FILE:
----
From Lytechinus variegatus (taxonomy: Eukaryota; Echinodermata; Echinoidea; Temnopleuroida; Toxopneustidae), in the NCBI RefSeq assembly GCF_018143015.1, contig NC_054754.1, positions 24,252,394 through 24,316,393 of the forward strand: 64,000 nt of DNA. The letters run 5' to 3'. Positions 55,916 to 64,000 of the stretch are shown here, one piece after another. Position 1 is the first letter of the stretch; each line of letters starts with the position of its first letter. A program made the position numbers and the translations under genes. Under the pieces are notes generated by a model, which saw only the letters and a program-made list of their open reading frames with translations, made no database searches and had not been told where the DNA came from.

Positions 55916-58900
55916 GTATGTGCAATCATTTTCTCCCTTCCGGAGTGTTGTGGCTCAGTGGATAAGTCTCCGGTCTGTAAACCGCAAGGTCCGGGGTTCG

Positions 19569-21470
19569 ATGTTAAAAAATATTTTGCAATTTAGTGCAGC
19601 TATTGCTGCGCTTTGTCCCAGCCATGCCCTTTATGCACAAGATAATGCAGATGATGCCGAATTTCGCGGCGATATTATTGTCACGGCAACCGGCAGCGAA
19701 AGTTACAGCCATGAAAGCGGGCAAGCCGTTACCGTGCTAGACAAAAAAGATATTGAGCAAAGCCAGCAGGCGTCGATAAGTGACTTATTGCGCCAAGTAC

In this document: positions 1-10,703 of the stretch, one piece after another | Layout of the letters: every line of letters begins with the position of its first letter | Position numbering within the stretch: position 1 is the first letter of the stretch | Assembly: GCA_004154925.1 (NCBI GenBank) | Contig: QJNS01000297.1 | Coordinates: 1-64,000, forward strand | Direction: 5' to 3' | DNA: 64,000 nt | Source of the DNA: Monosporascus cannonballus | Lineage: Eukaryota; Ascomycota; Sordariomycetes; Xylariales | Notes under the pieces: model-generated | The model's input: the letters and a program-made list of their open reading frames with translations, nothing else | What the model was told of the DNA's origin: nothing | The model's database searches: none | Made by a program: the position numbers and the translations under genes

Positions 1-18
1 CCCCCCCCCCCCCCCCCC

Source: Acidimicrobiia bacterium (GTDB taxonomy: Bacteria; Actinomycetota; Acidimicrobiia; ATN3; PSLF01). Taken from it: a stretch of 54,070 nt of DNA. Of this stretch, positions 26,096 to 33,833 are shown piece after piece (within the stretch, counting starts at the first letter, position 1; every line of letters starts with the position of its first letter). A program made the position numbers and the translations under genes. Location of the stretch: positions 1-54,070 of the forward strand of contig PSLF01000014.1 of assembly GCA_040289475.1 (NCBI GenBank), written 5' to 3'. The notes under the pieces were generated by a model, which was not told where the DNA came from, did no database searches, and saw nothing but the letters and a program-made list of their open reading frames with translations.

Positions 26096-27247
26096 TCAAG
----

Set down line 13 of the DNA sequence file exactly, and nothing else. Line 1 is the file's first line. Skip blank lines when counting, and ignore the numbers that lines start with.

26096 TCAAG